Des Moines, Iowa
No better place to go
Business View Magazine interviews representatives from Des Moines, Iowa as part of our focus on best practices of American cities.
Des Moines, Iowa, the county seat of Polk County, is also the capital and the most populous city in the Hawkeye State. Des Moines was named after the Des Moines River, French for “River of the Monks.” The city traces its origins to May 1843, when Captain James Allen supervised the construction of a fort on the site where the Des Moines and Raccoon Rivers merge. It was incorporated in 1851, with a population of about 500, as Fort Des Moines, the name of which was shortened to Des Moines in 1857.
Today, Des Moines’ population is approximately 215,000 within a greater metro area of half a million. The city has 52 neighborhoods, 76 city parks, three golf courses, three family aquatic centers, five community centers, three swimming pools, and 81 miles of trails. It is a major center of the U.S. insurance industry, with sizeable financial services and publishing businesses based there, as well. “Des Moines is the number three insurance center in the world,” says Deputy City Manager, Matt Anderson. “For the last hundred years, we’ve been an insurance and financial services-based economy, in addition to the agricultural economy around us.”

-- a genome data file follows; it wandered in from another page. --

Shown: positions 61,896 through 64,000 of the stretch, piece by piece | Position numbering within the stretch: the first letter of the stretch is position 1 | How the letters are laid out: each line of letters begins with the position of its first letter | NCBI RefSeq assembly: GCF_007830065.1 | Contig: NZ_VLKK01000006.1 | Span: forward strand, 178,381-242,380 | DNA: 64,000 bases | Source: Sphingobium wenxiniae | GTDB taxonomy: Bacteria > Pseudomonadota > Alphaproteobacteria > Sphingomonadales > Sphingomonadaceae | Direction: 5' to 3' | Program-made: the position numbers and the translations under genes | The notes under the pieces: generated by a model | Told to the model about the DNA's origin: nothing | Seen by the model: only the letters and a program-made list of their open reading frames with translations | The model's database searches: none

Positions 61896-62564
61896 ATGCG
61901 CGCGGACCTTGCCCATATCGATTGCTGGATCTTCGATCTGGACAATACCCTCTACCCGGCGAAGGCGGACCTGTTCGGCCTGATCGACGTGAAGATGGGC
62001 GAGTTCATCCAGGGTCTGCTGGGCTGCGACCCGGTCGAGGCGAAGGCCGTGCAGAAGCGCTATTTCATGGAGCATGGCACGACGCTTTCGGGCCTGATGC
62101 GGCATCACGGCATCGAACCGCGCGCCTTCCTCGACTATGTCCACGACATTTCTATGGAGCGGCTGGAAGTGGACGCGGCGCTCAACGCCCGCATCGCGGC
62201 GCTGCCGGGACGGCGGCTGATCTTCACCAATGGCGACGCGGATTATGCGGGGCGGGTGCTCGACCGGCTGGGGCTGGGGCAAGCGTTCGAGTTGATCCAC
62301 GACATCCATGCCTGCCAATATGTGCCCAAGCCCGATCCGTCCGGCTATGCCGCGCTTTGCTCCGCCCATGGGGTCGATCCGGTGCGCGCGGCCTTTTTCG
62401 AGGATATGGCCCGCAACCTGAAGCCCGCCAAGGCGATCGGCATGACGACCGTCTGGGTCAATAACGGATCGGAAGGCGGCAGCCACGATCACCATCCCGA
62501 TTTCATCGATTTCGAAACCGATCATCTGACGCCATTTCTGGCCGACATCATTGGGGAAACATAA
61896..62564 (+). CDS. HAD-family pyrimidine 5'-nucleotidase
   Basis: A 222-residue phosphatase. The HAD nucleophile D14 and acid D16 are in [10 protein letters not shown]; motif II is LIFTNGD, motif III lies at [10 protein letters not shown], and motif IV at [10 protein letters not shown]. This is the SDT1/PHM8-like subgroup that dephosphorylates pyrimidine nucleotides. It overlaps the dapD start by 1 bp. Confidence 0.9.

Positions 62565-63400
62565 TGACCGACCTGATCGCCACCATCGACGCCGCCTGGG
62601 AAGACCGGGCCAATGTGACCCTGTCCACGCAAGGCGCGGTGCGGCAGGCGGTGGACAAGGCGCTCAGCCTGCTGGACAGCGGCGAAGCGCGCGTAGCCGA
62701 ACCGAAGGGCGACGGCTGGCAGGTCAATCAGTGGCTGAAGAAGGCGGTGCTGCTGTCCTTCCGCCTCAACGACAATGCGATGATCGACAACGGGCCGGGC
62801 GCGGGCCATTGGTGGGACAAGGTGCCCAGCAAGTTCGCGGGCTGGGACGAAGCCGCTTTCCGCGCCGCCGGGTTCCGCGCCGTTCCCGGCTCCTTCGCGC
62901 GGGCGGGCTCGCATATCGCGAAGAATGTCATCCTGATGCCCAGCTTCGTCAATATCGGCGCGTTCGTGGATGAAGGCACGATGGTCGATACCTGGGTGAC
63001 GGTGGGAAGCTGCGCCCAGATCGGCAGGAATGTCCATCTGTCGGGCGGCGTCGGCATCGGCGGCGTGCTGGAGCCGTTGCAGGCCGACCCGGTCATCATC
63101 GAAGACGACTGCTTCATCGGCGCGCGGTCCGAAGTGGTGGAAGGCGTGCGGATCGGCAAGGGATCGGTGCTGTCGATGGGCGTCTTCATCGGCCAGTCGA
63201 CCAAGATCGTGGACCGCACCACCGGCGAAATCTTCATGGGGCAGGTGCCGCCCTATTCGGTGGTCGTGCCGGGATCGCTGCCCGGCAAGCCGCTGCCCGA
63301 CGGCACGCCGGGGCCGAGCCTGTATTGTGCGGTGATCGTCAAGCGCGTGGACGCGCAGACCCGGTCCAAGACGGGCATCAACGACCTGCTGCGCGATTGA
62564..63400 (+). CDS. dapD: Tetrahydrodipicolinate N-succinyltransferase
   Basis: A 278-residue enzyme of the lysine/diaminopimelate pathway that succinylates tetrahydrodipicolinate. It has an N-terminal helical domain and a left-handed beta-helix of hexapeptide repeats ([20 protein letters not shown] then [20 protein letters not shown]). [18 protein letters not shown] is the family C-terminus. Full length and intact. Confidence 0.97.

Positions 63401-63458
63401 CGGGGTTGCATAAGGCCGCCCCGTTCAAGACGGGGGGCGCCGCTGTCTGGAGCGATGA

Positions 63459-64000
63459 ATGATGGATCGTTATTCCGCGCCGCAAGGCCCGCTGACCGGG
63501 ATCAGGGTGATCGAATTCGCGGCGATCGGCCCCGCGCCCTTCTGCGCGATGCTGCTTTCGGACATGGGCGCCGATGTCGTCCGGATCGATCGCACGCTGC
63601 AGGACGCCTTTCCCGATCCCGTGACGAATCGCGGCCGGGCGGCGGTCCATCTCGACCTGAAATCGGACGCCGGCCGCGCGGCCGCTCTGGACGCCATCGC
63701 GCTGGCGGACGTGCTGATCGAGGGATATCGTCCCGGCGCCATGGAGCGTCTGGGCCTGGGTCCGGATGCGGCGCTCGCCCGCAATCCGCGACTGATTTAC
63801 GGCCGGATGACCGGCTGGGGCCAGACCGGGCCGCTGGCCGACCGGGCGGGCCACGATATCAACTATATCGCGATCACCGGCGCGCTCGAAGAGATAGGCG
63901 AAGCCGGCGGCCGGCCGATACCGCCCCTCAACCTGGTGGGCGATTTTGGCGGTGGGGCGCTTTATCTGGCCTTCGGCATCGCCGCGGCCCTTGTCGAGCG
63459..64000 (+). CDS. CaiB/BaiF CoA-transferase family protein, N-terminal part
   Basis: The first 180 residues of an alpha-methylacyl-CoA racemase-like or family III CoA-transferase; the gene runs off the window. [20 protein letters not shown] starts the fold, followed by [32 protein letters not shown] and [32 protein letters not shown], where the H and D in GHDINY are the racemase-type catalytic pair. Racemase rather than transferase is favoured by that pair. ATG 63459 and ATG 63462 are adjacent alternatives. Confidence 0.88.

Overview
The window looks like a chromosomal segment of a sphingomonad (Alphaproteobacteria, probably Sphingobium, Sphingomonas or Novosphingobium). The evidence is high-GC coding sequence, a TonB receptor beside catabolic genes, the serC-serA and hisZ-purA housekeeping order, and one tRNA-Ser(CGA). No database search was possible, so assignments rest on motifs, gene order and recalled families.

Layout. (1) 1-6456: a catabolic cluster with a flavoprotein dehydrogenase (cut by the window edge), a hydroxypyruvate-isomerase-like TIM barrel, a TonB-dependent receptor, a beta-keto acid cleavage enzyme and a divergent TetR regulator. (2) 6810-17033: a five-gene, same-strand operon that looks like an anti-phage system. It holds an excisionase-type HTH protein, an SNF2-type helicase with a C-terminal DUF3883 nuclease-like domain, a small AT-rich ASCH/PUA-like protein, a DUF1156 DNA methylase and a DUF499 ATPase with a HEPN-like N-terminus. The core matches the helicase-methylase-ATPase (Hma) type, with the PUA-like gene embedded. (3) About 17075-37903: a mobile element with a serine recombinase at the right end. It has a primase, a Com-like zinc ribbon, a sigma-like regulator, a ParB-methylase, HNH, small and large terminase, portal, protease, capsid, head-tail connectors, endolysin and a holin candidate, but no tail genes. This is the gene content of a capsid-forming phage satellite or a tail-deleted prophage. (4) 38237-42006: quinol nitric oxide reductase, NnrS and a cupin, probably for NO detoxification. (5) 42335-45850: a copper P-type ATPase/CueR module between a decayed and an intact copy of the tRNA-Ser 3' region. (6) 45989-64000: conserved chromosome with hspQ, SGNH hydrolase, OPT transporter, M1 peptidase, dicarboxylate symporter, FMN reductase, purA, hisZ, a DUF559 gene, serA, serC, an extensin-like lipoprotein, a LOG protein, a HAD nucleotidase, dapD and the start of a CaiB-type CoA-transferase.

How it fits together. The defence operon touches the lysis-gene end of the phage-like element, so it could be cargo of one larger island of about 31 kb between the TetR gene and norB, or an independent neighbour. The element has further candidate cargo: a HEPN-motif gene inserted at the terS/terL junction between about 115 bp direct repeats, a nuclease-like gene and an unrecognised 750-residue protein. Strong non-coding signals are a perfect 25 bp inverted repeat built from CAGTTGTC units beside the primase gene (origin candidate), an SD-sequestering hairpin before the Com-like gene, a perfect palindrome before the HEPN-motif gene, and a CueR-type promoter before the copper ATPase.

With that diverse an economy – based on government, insurance, finance, and agriculture – Anderson believes that Des Moines, Iowa is “as close to recession-proof as you can get. We did not feel the hit from the 2008-09 recession,” he notes. “We’ve had a really great run for the last eight to ten years. It’s been in all sectors – hotel growth, residential, office attraction, arts, entertainment and culture, industrial, warehousing – you name it. I don’t think we have a weak sector, right now. We are in an enviable position with the breadth of our development going on.”